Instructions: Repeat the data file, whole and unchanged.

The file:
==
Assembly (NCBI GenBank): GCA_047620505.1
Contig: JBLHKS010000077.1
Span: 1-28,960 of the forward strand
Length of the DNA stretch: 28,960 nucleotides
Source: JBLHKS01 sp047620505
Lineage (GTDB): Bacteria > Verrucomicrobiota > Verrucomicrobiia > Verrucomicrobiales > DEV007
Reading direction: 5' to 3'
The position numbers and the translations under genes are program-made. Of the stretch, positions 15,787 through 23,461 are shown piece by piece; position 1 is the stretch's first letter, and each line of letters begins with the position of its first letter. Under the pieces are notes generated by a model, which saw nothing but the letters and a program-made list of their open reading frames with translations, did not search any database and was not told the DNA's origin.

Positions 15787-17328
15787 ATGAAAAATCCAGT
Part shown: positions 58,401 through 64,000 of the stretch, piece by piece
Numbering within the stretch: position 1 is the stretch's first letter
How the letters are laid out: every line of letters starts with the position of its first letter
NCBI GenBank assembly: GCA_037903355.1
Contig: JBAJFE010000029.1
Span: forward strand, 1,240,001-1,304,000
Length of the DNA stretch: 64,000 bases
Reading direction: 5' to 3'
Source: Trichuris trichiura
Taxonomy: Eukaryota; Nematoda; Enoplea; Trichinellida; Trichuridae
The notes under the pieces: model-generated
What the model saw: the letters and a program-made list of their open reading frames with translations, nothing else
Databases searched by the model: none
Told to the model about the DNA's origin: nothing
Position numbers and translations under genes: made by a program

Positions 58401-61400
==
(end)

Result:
Assembly (NCBI GenBank): GCA_047620505.1
Contig: JBLHKS010000077.1
Span: 1-28,960 of the forward strand
Length of the DNA stretch: 28,960 nucleotides
Source: JBLHKS01 sp047620505
Lineage (GTDB): Bacteria > Verrucomicrobiota > Verrucomicrobiia > Verrucomicrobiales > DEV007
Reading direction: 5' to 3'
The position numbers and the translations under genes are program-made. Of the stretch, positions 15,787 through 23,461 are shown piece by piece; position 1 is the stretch's first letter, and each line of letters begins with the position of its first letter. Under the pieces are notes generated by a model, which saw nothing but the letters and a program-made list of their open reading frames with translations, did not search any database and was not told the DNA's origin.

Positions 15787-17328
15787 ATGAAAAATCCAGT
Part shown: positions 58,401 through 64,000 of the stretch, piece by piece
Numbering within the stretch: position 1 is the stretch's first letter
How the letters are laid out: every line of letters starts with the position of its first letter
NCBI GenBank assembly: GCA_037903355.1
Contig: JBAJFE010000029.1
Span: forward strand, 1,240,001-1,304,000
Length of the DNA stretch: 64,000 bases
Reading direction: 5' to 3'
Source: Trichuris trichiura
Taxonomy: Eukaryota; Nematoda; Enoplea; Trichinellida; Trichuridae
The notes under the pieces: model-generated
What the model saw: the letters and a program-made list of their open reading frames with translations, nothing else
Databases searched by the model: none
Told to the model about the DNA's origin: nothing
Position numbers and translations under genes: made by a program

Positions 58401-61400